Kodak Couldn't Really Have Made Nuclear Warhead

Physics Central explains that nuclear reactor thing
By Evann Gastaldo,  Newser Staff
Posted May 16, 2012 2:11 PM CDT
Kodak Couldn't Really Have Made Nuclear Warhead
The Kodak factory in Rochester, NY.   (AP Photo/David Duprey)

Much was made of the revelation this week that Kodak once had a nuclear reactor in its basement, with even your humble Newser wondering what sort of nuclear Kodak moments the photo giant might have planned. But in truth, Kodak couldn’t have developed even one nuclear warhead, Physics Central explains. The company didn’t possess nearly enough nuclear fuel to do so; in fact, its reactor was the size of a refrigerator and similar ones can be found on university campuses today. These types of reactors are much safer than the type used at power plants, and Kodak followed strict safety procedures.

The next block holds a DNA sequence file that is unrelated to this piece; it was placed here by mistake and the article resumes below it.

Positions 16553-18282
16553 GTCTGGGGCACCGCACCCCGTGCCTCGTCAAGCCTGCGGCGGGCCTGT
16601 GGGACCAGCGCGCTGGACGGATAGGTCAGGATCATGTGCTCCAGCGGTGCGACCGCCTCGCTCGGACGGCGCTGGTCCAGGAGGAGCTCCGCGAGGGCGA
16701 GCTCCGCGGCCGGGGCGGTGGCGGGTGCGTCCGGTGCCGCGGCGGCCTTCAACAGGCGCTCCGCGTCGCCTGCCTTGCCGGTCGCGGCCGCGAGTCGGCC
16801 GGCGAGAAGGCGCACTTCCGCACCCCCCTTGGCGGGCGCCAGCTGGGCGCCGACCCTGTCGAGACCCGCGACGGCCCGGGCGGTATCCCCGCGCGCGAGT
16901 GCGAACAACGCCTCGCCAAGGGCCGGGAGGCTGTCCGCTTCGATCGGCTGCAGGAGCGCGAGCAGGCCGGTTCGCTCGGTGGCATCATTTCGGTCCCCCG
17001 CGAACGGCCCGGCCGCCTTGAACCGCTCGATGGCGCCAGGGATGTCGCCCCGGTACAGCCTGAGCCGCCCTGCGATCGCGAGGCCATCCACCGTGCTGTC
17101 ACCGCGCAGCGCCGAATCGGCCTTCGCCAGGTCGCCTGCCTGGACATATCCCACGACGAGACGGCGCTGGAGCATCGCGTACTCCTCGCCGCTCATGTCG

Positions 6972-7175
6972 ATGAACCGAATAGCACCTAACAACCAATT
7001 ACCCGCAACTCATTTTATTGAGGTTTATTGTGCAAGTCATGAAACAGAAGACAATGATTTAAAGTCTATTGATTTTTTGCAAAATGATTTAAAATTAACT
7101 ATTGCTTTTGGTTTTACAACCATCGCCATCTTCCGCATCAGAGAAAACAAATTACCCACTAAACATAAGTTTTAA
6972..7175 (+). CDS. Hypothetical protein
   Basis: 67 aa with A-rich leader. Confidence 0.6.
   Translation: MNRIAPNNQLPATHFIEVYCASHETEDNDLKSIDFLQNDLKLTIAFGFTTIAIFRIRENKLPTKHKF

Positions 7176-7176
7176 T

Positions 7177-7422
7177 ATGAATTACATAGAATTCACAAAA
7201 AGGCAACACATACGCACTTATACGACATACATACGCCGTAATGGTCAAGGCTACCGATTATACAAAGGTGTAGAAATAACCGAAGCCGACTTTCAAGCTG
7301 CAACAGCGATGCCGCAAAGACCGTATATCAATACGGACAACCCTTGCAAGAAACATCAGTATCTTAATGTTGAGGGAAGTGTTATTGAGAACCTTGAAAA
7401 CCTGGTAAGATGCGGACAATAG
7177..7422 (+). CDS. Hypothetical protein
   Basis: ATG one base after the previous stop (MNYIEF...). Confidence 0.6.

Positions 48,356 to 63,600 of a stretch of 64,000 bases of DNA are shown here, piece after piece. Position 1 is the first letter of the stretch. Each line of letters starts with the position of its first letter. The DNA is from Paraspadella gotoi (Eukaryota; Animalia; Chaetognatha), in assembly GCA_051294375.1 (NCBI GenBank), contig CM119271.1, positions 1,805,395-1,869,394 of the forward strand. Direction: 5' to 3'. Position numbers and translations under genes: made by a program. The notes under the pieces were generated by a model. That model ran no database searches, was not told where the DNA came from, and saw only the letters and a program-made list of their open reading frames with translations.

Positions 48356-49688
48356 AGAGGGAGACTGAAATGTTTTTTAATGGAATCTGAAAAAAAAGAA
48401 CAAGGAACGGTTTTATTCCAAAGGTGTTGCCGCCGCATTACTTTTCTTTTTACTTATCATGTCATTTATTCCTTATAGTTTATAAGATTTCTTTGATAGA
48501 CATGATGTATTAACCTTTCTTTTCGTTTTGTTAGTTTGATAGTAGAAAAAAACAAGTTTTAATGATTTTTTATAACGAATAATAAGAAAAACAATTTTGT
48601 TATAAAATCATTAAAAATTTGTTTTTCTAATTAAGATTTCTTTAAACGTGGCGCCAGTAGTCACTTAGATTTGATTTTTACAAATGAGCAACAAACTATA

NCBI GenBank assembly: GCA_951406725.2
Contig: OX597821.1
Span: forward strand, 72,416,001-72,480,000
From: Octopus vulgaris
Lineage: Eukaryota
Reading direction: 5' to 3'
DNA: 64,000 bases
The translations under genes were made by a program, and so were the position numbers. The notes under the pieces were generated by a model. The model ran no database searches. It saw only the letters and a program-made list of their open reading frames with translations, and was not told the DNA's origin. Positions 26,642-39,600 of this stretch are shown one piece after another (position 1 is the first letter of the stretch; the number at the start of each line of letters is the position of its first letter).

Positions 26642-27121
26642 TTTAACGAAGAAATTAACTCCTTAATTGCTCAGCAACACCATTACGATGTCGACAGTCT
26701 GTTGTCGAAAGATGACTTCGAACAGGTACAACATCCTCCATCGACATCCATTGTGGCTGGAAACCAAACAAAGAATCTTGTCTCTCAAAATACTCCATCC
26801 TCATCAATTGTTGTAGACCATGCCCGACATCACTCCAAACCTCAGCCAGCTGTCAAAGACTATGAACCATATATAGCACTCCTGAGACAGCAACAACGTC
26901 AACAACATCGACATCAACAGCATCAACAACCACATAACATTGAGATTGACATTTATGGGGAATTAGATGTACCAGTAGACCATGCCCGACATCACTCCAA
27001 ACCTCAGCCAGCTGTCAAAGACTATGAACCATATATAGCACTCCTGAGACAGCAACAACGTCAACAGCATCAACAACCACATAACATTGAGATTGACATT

Kodak wanted to check for impurities in chemicals, and Neutron Activation Analysis was the best way to do so. Kodak needed a source of neutrons, so it used Californium-252, an isotope of the radioactive element Californium that one nuclear engineer calls “a poor man’s reactor.” Kodak wanted more neutrons, so it decided to use uranium plates to increase the flow. The company had 3.5 pounds of uranium on-site, and about 100 pounds are necessary for a reactor to develop a nuclear weapon. (More Eastman Kodak stories.)

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